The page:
- data mining and data analysis,
- data visualization,
- computational astrophysics,
- high-performance computing,
- distributed systems.
During the past decade, data mining has gained a solid foothold in a variety of application domains. Currently, the amount of data, available in an increasing range of formats, is growing at an unprecedented speed. Furthermore, both data and computational resources are increasingly distributed over geographical locations. Most current data-mining techniques assume data to be homogeneous and contained in a centralized location, which opens a wide range of research opportunities to address the above issues.
My short-term research goals include, but are not limited to, the
application of data-mining techniques to open research questions in
astronomy (Notes for ADASS 2007
Tutorial on Data Mining in Astronomy , Additional Handout). The
extension of the distributed clustering scheme developed for my thesis,
which enables scalable, efficient and privacy-preserving data mining
for geographically-distributed data, will target additional clustering
techniques and the problem of clustering tasks in sensor networks. The
application of data-mining techniques to open research problems in
astronomy, such as a multi-wavelength galaxy classification scheme,
includes clustering and matrix decomposition techniques, for example to
detect three-dimensional structures in data obtained from the Canadian
Galactic Plane Survey.
Long-term research goals include development of new data-analysis and data-mining techniques capable to deal with special issues associated with data in certain application domains. For example, astronomical data obtained from multiple surveys are measured at varying resolutions, may contain noisy data and multiple measurements, require techniques for cross-identification of objects detected in various surveys, and contain measurements influenced by measurement errors and selection effects. These characteristics correspond directly to characteristics of data obtained in other application domains including health care, economics, bioinformatics, security, and sensor network, therefore opening numerous opportunities for research and collaboration.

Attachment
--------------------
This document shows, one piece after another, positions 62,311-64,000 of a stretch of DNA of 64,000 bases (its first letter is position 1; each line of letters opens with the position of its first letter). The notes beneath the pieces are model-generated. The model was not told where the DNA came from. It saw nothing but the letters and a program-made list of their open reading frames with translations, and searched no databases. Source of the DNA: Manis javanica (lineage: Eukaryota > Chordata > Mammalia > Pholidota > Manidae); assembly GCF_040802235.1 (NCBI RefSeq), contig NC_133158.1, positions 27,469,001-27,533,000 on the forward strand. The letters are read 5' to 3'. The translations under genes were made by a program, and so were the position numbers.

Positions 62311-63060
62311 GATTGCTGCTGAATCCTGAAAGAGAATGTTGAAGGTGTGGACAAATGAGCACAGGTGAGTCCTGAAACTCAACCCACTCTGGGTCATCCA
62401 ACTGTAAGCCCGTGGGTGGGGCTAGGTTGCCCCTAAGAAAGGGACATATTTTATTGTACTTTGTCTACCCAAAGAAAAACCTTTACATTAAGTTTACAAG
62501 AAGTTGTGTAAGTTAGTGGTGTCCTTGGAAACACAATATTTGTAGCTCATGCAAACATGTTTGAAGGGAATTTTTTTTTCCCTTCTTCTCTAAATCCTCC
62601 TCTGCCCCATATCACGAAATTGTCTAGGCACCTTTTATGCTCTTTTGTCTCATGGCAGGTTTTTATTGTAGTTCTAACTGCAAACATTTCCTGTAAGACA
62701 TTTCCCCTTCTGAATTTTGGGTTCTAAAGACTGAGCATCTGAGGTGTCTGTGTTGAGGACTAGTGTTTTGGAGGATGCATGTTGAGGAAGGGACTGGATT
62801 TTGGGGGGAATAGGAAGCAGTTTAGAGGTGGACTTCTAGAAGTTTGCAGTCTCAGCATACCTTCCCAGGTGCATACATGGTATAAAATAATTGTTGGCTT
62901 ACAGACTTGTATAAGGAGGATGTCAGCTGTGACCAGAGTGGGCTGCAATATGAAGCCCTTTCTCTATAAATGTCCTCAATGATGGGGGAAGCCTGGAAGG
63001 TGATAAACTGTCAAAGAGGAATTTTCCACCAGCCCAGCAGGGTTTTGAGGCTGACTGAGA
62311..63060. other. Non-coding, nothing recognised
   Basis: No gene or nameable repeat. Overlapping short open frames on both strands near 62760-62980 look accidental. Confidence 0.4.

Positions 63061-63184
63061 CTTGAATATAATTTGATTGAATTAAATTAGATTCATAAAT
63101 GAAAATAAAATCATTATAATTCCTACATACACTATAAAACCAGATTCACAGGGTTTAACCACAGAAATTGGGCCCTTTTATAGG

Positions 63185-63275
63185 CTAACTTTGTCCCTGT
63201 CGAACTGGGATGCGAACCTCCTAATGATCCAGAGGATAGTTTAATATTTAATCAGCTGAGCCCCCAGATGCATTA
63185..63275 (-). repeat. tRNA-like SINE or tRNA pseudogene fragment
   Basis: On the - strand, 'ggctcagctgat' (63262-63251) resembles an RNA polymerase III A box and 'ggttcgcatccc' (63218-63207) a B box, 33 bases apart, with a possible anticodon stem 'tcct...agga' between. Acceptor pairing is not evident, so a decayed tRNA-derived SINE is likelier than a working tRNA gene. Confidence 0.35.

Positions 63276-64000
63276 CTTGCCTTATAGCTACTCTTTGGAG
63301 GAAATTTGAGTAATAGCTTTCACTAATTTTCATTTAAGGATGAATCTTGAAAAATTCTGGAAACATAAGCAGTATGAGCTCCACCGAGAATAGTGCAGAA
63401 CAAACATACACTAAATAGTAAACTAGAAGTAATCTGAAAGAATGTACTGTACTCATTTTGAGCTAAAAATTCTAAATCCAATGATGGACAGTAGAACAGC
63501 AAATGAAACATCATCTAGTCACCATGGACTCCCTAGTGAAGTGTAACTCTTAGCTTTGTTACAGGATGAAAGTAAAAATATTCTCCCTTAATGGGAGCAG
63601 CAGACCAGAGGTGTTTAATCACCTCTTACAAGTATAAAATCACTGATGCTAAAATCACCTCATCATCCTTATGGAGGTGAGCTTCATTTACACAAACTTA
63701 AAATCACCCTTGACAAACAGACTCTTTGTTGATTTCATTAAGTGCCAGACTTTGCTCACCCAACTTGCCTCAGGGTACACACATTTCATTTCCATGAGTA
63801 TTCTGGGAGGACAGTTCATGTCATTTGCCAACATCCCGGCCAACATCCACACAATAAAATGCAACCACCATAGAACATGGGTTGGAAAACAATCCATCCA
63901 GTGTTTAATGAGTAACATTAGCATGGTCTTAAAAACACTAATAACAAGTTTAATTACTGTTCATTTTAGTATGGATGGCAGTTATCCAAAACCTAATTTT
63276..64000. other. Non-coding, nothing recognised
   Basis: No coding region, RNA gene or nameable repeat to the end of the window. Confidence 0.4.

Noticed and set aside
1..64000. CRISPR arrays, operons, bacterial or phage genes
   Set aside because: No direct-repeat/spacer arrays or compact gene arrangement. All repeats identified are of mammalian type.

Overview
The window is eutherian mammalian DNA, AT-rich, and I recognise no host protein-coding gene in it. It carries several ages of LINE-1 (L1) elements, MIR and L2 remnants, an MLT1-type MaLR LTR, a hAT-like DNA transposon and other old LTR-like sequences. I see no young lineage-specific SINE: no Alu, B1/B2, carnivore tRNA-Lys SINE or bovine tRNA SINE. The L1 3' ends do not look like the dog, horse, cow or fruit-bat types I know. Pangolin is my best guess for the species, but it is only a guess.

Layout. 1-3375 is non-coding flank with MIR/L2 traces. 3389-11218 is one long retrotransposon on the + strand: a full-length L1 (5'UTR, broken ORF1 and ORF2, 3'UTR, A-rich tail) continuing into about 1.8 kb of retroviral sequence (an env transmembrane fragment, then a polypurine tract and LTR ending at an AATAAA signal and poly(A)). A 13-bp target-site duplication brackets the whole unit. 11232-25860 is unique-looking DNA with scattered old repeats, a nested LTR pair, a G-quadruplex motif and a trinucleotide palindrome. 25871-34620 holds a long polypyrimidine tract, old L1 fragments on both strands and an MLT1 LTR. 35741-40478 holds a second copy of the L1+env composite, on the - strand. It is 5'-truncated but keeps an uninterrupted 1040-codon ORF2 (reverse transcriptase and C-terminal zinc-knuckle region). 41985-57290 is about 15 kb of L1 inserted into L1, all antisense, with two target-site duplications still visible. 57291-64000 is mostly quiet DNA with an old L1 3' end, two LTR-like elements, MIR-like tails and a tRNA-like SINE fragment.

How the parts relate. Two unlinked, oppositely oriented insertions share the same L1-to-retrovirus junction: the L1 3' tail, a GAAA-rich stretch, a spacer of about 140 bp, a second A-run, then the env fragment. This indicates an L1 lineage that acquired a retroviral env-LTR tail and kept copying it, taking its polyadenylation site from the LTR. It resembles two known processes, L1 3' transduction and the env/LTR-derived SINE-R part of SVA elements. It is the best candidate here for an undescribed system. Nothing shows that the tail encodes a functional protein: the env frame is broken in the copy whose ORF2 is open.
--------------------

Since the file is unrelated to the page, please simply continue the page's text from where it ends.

I am also interested in visualization techniques for data, both in a distributed setting and for high-dimensional data, the parallelization and optimization of existing data-mining techniques, the development and optimization of astrophysical simulation and modeling code, and the integration of data-mining approaches into the Virtual Observatory.
I don't believe in mathematicsAlbert Einstein